Self contained contact printing devices...

Discussion in 'Contact Printing' started by Stephanie Brim, Mar 17, 2010.

  1. Stephanie Brim

    Stephanie Brim Member

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    These come up on Ebay once in a blue moon and look like a good solution for someone without a real darkroom...but I know absolutely nothing about them. Is it such a good solution? I imagine that dodging and burning isn't something you can really do when using one of these things.

    Another question, though, is this: how easy would it be to convert something like that for alternative processes? I know that times would likely be longer due to having to use lower wattage bulbs, but I'm assuming that, baring that, it would work decently. There's also always the rewiring route, but in that case I'd be better off building something.
     
  2. Rick A

    Rick A Subscriber

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    Are you refering to the Daylab units?

    Rick
     
  3. ann

    ann Subscriber

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    or do you mean an old fashion contact printer. a steel box with a light bulb and lid ?

    you could use one of these types for alternative processes if you can find the light type as a tube won't work, but sprial uv blubs can be found.

    If it is a daylab unit. no
     
  4. Stephanie Brim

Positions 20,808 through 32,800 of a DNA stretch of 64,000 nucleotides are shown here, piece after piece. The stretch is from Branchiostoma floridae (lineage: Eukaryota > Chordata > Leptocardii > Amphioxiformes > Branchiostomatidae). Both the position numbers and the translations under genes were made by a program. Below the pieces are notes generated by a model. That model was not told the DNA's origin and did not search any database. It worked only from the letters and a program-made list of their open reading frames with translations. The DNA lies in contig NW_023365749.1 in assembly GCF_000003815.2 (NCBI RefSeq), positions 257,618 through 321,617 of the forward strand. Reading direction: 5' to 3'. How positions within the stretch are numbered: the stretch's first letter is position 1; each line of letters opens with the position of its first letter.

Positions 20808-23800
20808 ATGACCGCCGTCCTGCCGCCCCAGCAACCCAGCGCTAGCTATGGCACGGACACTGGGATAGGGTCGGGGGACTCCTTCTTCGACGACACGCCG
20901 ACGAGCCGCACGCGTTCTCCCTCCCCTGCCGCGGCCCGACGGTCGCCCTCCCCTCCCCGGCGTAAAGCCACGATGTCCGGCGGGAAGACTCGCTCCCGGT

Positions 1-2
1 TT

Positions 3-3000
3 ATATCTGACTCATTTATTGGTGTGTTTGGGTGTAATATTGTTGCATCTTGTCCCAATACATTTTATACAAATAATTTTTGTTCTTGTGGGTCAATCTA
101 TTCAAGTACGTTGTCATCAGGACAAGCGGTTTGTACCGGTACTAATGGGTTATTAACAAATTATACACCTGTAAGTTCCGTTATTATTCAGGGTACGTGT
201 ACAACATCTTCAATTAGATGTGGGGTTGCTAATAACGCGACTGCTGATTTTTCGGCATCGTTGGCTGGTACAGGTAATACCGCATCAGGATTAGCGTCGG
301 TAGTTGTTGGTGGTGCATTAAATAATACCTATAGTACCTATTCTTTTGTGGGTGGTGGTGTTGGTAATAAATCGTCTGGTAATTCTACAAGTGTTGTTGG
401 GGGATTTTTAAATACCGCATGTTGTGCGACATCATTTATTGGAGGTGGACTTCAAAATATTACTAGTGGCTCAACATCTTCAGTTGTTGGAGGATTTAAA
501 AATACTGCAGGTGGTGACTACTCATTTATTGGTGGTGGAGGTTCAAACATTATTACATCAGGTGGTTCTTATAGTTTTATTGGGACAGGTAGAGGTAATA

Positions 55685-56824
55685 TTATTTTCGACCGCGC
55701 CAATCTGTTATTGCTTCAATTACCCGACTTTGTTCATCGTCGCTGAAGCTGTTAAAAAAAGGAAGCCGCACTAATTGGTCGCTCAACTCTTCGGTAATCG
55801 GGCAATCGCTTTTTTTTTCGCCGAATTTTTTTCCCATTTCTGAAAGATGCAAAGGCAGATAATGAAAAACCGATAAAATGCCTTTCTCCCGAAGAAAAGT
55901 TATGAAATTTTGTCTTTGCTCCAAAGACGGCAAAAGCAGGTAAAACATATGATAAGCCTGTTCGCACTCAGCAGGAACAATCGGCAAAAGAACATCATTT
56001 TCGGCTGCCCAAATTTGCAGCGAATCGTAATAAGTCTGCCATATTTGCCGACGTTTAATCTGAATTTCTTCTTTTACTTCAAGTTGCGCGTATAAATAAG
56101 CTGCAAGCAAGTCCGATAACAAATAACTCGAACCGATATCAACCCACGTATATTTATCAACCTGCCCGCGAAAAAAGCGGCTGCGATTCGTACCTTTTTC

Stephanie Brim Member

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    Yeah, I'm thinking the old metal boxes. I had a feeling that it would work reasonably well for alt process stuff (and I have all the chemicals I need for salt printing at the moment...it's just waiting to be mixed up), but I don't really think that using it for silver printing would work. I thought about it last night while trying to get to sleep (as I often do) and figured out that it would only really be useful for straight prints. If I wanted to do any sort of dodging or burning I'd be better off with the Weston bare bulb method.
     
  5. bdial

    bdial Subscriber

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    There were some with individually switched multiple bulbs that could be used for dodging and burning, though I think it would be pretty awkward.
    A light bulb over a standard contact printing frame seems much easer.
     
  6. Stephanie Brim

    Stephanie Brim Member

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    So for standard silver printing, bare 15 watter it is. The general feeling for using them for alt processes, though...yea? It would be quite fun to finally get to do my salt printing. This winter has just NOT been very good for any alt process work you have to do in sunlight. :wink:
     
  7. doughowk

    doughowk Subscriber

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    I have a Compco 4X5 contact printer. As mentioned above, its just a steel box with bulb and a lever press for neg+paper sandwiched over glass opening. Requires very slow paper such as AZO/Lodima.
     
  8. Stephanie Brim

    Stephanie Brim Member